For most of the exceptional situations described in this report, portable programs cannot rely upon the exception being continuable at the place where the situation was detected. For those exceptions, the exception handler that is invoked by the exception should not return. In some cases, however, continuing is permissible, and the handler may return. See library section on “Exceptions”.
Implementations must raise an exception when they are unable to continue correct execution of a correct program due to some implementation restriction. For example, an implementation that does not support infinities must raise an exception with condition type &implementation-restriction when it evaluates an expression whose result would be an infinity.
Some possible implementation restrictions such as the lack of representations for NaNs and infinities (see section 9.8.2) are anticipated by this report, and implementations typically must raise an exception of the appropriate condition type if they encounter such a situation.
Many procedures specified in this report or as part of a standard library restrict the arguments they accept. Typically, a procedure accepts only specific numbers and types of arguments. Many syntactic forms similarly restrict the values to which one or more of their subforms can evaluate. These restrictions imply responsibilitiesfor both the programmer and the implementation. Specifically, the programmer is responsible for ensuring that the values indeed adhere to the restrictions described in the specification. The implementation must check that the restrictions in the specification are indeed met, to the extent that it is reasonable, possible, and necessary to allow the specified operation to complete successfully. The implementation’s responsibilities are specified in more detail in section 5.2 and throughout the report.
Note that it is not always possible for an implementation to completely check the restrictions set forth in a specification. For example, if an operation is specified to accept a procedure with specific properties, checking of these properties is undecidable in general. Similarly, some operations accept both lists and procedures that are called by these operations. Since lists can be mutated by the procedures through the (rnrs mutable-pairs (6)) library (see library chapter on “Mutable pairs”), an argument that is a list when the operation starts may become a non-list during the execution of the operation. Also, the procedure might escape to a different continuation, preventing the operation from performing more checks. Requiring the operation to check that the argument is a list after each call to such a procedure would be impractical. Furthermore, some operations that accept lists only need to traverse these lists partially to perform their function; requiring the implementation to traverse the remainder of the list to verify that all specified restrictions have been met might violate reasonable performance assumptions. For these reasons, the programmer’s obligations may exceed the checking obligations of the implementation.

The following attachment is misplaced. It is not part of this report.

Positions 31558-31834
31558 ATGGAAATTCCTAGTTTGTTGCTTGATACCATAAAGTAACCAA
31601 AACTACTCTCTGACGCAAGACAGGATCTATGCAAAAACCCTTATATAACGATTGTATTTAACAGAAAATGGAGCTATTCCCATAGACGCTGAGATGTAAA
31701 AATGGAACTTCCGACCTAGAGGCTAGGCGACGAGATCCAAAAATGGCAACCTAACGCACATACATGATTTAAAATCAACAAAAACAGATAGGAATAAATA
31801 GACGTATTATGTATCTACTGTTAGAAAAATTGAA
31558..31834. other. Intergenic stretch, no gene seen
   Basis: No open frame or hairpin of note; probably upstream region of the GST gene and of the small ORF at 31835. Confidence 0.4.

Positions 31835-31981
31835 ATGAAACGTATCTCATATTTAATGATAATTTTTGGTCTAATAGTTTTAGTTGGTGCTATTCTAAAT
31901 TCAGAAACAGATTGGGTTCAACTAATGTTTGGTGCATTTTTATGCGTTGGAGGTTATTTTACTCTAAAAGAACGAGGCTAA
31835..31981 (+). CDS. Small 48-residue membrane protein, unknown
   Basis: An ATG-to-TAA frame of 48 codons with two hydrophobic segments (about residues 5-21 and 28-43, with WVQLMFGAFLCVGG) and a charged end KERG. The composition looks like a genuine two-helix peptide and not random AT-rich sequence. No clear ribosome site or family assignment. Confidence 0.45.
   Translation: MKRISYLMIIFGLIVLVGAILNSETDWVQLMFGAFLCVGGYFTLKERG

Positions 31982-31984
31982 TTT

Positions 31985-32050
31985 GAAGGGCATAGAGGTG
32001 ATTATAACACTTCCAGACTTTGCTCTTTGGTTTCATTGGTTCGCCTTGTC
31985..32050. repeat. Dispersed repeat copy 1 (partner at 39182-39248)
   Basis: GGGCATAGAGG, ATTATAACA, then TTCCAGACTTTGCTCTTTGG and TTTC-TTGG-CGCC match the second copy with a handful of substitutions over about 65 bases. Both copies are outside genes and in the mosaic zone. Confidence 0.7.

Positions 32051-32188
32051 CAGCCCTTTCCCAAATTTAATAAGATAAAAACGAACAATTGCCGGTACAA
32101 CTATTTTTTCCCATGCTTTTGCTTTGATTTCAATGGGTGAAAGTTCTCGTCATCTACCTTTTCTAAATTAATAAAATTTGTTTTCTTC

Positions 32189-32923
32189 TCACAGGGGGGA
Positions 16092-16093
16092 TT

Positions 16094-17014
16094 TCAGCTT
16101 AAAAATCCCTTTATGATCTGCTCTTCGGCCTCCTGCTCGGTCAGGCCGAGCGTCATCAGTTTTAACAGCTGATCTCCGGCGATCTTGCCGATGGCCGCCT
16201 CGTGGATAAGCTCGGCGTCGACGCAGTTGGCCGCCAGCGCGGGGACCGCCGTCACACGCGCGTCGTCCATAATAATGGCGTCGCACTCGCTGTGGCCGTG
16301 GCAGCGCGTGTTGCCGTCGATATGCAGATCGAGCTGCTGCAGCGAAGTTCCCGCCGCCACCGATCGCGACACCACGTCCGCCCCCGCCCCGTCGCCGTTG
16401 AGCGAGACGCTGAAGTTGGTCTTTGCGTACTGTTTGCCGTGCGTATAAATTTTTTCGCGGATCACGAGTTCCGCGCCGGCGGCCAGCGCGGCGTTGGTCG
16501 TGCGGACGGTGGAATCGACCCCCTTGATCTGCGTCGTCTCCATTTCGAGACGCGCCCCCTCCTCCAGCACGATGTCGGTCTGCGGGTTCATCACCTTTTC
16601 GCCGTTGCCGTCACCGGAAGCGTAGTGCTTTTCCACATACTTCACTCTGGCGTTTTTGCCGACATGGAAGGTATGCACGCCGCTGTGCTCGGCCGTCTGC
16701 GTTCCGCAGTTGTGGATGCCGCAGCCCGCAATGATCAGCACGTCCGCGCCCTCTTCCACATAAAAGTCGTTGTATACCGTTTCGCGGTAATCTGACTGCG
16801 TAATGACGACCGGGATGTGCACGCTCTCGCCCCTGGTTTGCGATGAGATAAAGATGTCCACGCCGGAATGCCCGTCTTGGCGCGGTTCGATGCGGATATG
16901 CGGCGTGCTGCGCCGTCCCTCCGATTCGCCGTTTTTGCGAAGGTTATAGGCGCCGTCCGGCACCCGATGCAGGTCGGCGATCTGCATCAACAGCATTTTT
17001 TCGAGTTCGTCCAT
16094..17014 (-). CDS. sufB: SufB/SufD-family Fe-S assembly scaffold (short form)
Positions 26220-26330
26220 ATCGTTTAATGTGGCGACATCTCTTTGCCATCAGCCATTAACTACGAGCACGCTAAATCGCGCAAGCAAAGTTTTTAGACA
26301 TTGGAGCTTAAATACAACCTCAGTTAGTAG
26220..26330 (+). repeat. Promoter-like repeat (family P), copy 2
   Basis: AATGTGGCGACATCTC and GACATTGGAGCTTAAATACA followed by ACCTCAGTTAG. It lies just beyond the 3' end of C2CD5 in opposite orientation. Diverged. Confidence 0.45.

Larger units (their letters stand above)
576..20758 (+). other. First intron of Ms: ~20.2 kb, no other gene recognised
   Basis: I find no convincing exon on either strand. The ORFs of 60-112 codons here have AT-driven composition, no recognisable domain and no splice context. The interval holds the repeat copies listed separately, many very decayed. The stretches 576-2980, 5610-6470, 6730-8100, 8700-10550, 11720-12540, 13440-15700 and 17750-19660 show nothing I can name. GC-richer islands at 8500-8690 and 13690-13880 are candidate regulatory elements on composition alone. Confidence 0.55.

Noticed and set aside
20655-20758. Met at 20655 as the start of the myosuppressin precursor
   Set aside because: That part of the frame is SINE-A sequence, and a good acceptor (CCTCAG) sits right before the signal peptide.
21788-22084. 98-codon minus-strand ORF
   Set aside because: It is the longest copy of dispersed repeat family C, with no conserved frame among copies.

Moreover, the subforms of a special form usually need to obey certain syntactic restrictions. These subforms may be subject to macro expansion, which may not terminate, thus making the question of whether they obey the specified restrictions undecidable.
When an implementation detects a violation of a restriction for an argument or the value of a subform, it must raise an exception with condition type &assertion in a way consistent with the safety of execution as described in the next section.
As defined by this document, the Scheme programming language is safe in the following sense: The execution of a safe top-level program cannot go so badly wrong as to crash or to continue to execute while behaving in ways that are inconsistent with the semantics described in this document, unless the execution first encounters some implementation restriction or other defect in the implementation of Scheme that is executing the program.
Violations of an implementation restriction must raise an exception with condition type &implementation-restriction, as must all violations and errors that would otherwise threaten system integrity in ways that might result in execution that is inconsistent with the semantics described in this document.
The above safety properties are guaranteed only for top-level programs and libraries that are said to be safe. In particular, implementations may provide access to unsafe libraries in ways that cannot guarantee safety.
Although there is a separate boolean type, any Scheme value can be used as a boolean value for the purpose of a conditional test. In a conditional test, all values count as true in such a test except for #f. This report uses the word “true” to refer to any Scheme value except #f, and the word “false” to refer to #f.
A Scheme expression can evaluate to an arbitrary finite number of values. These values are passed to the expression’s continuation.